I'm hooked on gelatin printing ever since learning the process from the book Playing with Surface Design. And this time of year I'm always inspired to play with the American flag. As I've explained in a previous post the gelatin is used as a printing base. It is not what is producing the color of the print... though I like to imagine these flags where made with the classic patriotic Jell-o deserts I never had as a kid.
The US flag is a malleable thing. In it's nearly 240 years it's had 27 official versions though there was no designated arrangement for the field of stars until the 1912 introduction of the 48 starred flag (source). Did you know that?! The fact the flag has changed forms many times makes it seem less sacred. More sacred are the rights written within the constitution that imbued us with the ability to use the flag as a symbol to herald or question our country. Whichever you prefer. You can paint it on your jean shorts or create fine art.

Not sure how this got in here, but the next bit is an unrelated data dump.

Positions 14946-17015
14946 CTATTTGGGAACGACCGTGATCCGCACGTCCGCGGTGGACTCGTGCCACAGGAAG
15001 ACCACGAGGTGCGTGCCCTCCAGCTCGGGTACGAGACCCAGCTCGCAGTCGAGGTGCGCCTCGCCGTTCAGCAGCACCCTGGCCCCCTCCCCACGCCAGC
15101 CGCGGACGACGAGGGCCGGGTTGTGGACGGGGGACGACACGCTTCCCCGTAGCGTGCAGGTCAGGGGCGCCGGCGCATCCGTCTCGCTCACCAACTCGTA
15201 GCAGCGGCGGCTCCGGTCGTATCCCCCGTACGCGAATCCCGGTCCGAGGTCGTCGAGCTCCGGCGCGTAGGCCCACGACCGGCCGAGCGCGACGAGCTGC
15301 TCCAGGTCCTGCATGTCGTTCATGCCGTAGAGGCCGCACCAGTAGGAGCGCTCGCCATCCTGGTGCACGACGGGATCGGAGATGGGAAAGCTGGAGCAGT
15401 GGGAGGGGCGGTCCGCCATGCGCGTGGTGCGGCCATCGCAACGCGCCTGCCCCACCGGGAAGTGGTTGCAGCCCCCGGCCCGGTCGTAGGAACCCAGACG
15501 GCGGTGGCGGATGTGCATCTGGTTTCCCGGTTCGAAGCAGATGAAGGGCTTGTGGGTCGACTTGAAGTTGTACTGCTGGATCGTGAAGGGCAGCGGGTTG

So there you go! I'm doing my patriotic duty by playing with the form of the American flag. If you break the flag down to it's simplest form it is two fields awaiting manipulation. Perfect for Zentangle and watercolors.
Air mail inspired envelopes were perfect for mailing these notes. This project got me thinking of some American friends who now live internationally. I know they get home sick sometimes so I figured a little patriotic note in the mail around the 4th would be a welcome surprise. (Though if they're reading this it's maybe not such a surprise. I'm bad with figuring out the lead time for international mail).
It's easy to DIY air mail envelopes.
Envelopes of any size
Use artists tape or another low tack tape to mask off the edges of your envelope. Paint red diagonal stripes leaving room for blue stripes. Follow up with blue leaving some hints of white. The thickness of your paint brush will be the thickness of your lines. This would be a special addition to any note in the mail and could be created in other color palettes.
For more inspiration on the American flags form I've got a Pinterest board exploring its red white and blue textures. Happy 4th of July everyone!